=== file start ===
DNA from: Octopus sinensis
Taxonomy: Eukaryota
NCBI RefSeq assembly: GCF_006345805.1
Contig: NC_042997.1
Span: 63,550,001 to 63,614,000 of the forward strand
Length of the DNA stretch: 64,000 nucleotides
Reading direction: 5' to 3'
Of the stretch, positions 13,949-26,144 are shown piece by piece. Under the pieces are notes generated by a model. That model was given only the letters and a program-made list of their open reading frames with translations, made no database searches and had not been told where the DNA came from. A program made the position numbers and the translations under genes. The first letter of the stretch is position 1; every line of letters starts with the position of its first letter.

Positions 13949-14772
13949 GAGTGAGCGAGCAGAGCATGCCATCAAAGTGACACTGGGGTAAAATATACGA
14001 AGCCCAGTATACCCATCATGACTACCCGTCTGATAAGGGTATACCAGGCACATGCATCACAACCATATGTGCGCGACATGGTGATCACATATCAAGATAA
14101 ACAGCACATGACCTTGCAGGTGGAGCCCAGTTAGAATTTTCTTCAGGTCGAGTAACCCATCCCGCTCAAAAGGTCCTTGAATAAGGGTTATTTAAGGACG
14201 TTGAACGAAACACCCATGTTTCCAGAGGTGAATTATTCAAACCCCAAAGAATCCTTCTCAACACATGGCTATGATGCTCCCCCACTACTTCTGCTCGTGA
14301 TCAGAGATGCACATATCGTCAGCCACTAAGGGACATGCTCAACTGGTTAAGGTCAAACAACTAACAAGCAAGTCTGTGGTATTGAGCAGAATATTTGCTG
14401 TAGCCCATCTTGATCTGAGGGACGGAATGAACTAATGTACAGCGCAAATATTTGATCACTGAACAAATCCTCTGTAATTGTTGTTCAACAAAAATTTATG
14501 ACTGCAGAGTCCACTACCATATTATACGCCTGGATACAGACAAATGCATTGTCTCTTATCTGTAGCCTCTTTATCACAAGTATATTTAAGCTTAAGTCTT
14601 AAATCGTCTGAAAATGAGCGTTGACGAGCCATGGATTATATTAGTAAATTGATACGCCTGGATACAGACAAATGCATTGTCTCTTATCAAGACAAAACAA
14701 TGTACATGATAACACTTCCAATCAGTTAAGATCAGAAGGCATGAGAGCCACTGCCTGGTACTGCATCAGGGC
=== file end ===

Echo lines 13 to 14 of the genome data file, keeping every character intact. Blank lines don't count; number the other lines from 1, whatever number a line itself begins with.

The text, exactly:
14201 TTGAACGAAACACCCATGTTTCCAGAGGTGAATTATTCAAACCCCAAAGAATCCTTCTCAACACATGGCTATGATGCTCCCCCACTACTTCTGCTCGTGA
14301 TCAGAGATGCACATATCGTCAGCCACTAAGGGACATGCTCAACTGGTTAAGGTCAAACAACTAACAAGCAAGTCTGTGGTATTGAGCAGAATATTTGCTG